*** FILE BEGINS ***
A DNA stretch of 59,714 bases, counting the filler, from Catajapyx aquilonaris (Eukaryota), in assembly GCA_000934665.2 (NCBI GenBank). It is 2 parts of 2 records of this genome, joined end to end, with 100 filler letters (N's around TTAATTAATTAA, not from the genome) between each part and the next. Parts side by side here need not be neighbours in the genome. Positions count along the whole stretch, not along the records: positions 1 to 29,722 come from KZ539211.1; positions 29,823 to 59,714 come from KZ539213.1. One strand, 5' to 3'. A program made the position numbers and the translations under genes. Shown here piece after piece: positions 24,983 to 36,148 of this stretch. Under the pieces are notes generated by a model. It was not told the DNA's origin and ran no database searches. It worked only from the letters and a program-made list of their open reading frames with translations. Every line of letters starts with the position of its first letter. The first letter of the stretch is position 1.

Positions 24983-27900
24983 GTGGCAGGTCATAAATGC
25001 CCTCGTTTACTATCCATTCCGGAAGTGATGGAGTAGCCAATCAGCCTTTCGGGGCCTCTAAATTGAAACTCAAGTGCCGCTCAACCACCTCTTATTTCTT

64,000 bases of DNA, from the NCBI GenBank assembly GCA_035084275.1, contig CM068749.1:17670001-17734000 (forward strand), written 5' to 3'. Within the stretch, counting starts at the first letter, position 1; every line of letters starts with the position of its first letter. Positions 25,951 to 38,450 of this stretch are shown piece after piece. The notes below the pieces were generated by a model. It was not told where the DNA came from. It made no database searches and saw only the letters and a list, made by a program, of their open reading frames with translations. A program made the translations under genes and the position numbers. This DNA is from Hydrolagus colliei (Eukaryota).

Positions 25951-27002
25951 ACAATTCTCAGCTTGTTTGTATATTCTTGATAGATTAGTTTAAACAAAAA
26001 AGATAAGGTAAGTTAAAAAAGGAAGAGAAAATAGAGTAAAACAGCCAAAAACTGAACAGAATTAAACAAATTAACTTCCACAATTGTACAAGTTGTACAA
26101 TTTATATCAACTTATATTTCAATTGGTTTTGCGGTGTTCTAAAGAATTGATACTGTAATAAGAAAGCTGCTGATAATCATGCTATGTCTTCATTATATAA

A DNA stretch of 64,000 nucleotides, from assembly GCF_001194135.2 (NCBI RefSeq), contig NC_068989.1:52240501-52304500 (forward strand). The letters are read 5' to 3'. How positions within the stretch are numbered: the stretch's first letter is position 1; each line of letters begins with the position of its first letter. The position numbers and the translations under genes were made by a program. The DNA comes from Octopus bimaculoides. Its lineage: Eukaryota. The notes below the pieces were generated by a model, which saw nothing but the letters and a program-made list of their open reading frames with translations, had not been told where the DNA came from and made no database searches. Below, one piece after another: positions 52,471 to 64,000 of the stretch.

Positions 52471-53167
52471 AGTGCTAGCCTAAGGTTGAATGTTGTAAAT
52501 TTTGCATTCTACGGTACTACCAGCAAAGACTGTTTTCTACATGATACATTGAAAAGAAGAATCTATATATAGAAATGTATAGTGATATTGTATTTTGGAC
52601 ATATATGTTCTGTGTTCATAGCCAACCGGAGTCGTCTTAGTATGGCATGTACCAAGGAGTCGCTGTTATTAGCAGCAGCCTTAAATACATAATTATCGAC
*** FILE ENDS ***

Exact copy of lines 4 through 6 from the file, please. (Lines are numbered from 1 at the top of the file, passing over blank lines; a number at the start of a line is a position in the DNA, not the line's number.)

25001 CCTCGTTTACTATCCATTCCGGAAGTGATGGAGTAGCCAATCAGCCTTTCGGGGCCTCTAAATTGAAACTCAAGTGCCGCTCAACCACCTCTTATTTCTT

64,000 bases of DNA, from the NCBI GenBank assembly GCA_035084275.1, contig CM068749.1:17670001-17734000 (forward strand), written 5' to 3'. Within the stretch, counting starts at the first letter, position 1; every line of letters starts with the position of its first letter. Positions 25,951 to 38,450 of this stretch are shown piece after piece. The notes below the pieces were generated by a model. It was not told where the DNA came from. It made no database searches and saw only the letters and a list, made by a program, of their open reading frames with translations. A program made the translations under genes and the position numbers. This DNA is from Hydrolagus colliei (Eukaryota).

Positions 25951-27002